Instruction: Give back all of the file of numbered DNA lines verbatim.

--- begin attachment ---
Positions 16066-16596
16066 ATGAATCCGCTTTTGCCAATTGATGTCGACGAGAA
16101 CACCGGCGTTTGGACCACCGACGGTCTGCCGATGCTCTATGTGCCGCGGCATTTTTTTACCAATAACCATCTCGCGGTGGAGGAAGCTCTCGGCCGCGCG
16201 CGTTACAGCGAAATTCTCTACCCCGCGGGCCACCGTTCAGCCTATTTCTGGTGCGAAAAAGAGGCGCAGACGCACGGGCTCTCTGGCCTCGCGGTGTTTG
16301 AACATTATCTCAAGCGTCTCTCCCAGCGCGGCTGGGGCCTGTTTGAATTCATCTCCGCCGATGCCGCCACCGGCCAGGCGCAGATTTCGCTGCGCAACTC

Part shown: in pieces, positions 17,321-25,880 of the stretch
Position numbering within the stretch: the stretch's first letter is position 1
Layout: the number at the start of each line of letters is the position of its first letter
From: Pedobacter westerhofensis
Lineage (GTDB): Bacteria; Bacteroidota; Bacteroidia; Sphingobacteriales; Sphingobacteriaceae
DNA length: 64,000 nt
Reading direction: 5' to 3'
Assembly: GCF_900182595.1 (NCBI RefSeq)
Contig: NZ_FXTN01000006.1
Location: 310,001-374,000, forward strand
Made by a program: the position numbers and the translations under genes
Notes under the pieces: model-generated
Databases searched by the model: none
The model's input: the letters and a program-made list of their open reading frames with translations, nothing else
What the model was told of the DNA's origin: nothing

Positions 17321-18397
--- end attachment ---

Positions 16066-16596
16066 ATGAATCCGCTTTTGCCAATTGATGTCGACGAGAA
16101 CACCGGCGTTTGGACCACCGACGGTCTGCCGATGCTCTATGTGCCGCGGCATTTTTTTACCAATAACCATCTCGCGGTGGAGGAAGCTCTCGGCCGCGCG
16201 CGTTACAGCGAAATTCTCTACCCCGCGGGCCACCGTTCAGCCTATTTCTGGTGCGAAAAAGAGGCGCAGACGCACGGGCTCTCTGGCCTCGCGGTGTTTG
16301 AACATTATCTCAAGCGTCTCTCCCAGCGCGGCTGGGGCCTGTTTGAATTCATCTCCGCCGATGCCGCCACCGGCCAGGCGCAGATTTCGCTGCGCAACTC

Part shown: in pieces, positions 17,321-25,880 of the stretch
Position numbering within the stretch: the stretch's first letter is position 1
Layout: the number at the start of each line of letters is the position of its first letter
From: Pedobacter westerhofensis
Lineage (GTDB): Bacteria; Bacteroidota; Bacteroidia; Sphingobacteriales; Sphingobacteriaceae
DNA length: 64,000 nt
Reading direction: 5' to 3'
Assembly: GCF_900182595.1 (NCBI RefSeq)
Contig: NZ_FXTN01000006.1
Location: 310,001-374,000, forward strand
Made by a program: the position numbers and the translations under genes
Notes under the pieces: model-generated
Databases searched by the model: none
The model's input: the letters and a program-made list of their open reading frames with translations, nothing else
What the model was told of the DNA's origin: nothing

Positions 17321-18397